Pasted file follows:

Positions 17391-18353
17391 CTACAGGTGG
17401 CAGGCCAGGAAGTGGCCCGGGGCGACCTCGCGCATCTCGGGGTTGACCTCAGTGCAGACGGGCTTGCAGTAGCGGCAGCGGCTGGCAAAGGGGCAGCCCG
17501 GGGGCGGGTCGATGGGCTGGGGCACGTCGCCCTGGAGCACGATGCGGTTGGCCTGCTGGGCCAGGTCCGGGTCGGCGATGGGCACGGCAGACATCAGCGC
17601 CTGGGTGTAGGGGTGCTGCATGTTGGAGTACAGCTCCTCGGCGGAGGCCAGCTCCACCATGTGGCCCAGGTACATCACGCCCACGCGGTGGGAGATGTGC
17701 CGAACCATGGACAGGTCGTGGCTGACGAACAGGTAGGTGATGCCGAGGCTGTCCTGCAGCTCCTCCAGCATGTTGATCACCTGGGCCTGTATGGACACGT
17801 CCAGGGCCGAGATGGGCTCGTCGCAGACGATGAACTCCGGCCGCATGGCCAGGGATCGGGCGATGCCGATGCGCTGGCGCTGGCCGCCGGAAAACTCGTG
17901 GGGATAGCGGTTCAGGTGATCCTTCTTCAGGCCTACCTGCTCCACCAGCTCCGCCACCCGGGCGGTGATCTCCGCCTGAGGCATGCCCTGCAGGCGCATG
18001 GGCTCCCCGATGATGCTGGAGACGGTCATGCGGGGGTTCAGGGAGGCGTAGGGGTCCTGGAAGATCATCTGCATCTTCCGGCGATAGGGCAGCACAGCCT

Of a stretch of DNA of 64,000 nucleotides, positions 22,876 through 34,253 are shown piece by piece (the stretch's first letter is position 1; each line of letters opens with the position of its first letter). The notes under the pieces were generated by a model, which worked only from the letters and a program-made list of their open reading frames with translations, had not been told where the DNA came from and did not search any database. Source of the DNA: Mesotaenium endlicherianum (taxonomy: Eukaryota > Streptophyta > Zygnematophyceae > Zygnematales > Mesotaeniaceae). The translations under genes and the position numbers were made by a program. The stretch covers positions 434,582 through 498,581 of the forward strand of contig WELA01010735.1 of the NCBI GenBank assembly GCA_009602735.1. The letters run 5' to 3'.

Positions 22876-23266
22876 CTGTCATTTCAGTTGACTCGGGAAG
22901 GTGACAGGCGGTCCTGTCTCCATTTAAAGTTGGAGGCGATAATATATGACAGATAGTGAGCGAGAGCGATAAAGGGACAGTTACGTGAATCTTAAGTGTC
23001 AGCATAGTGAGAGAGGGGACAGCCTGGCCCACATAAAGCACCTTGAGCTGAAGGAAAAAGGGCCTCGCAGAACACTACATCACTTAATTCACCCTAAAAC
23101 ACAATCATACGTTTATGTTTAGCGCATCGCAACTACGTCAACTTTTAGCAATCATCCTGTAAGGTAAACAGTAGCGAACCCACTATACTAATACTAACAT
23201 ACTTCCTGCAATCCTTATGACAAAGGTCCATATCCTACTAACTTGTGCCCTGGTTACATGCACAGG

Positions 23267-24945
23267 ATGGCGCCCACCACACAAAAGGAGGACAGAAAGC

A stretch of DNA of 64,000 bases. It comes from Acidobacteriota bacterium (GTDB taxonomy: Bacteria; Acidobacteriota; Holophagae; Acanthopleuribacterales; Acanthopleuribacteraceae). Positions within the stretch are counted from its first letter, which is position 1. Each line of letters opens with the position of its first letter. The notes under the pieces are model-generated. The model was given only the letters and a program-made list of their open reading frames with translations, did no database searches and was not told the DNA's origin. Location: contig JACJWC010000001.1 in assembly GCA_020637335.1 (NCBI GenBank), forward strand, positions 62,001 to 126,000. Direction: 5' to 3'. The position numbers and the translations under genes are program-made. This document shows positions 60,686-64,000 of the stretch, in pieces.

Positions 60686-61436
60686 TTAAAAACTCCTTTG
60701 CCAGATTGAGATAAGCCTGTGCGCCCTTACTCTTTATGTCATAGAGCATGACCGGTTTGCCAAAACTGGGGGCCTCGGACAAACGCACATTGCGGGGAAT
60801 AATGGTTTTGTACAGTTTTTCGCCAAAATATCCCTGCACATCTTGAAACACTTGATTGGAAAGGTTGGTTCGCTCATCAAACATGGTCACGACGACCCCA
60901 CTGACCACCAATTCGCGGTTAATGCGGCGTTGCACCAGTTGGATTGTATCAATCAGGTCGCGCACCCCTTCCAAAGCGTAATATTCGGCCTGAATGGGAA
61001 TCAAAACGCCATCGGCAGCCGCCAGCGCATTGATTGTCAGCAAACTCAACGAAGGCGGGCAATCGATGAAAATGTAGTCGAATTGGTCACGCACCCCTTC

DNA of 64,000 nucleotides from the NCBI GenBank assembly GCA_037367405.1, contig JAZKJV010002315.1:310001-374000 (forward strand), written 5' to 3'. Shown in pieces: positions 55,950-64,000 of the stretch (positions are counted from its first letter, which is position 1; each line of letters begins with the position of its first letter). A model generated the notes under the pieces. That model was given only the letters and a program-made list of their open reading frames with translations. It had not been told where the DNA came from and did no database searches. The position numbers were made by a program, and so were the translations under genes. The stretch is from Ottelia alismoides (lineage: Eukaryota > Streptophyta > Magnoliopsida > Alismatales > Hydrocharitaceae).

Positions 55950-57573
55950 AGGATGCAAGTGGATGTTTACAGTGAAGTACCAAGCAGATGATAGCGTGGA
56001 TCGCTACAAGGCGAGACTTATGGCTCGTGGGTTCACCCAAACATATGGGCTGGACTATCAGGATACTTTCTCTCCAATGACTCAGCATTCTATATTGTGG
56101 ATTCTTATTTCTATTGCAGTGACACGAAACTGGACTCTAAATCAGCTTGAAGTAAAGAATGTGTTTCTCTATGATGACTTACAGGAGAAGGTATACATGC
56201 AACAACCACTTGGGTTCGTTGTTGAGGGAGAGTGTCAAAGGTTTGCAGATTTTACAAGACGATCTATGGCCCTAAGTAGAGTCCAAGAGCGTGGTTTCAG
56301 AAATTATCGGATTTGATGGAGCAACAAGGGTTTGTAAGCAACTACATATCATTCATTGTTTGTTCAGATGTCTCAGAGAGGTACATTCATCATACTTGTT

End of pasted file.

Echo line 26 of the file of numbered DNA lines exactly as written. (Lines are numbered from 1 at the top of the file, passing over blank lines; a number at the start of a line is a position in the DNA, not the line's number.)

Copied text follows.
DNA of 64,000 nucleotides from the NCBI GenBank assembly GCA_037367405.1, contig JAZKJV010002315.1:310001-374000 (forward strand), written 5' to 3'. Shown in pieces: positions 55,950-64,000 of the stretch (positions are counted from its first letter, which is position 1; each line of letters begins with the position of its first letter). A model generated the notes under the pieces. That model was given only the letters and a program-made list of their open reading frames with translations. It had not been told where the DNA came from and did no database searches. The position numbers were made by a program, and so were the translations under genes. The stretch is from Ottelia alismoides (lineage: Eukaryota > Streptophyta > Magnoliopsida > Alismatales > Hydrocharitaceae).